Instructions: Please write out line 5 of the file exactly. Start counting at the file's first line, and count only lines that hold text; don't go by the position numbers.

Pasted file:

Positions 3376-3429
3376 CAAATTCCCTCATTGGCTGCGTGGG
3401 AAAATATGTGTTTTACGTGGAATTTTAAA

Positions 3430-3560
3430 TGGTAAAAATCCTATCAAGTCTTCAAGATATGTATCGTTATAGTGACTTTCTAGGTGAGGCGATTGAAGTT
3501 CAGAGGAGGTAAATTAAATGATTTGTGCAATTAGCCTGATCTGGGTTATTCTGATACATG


3430 TGGTAAAAATCCTATCAAGTCTTCAAGATATGTATCGTTATAGTGACTTTCTAGGTGAGGCGATTGAAGTT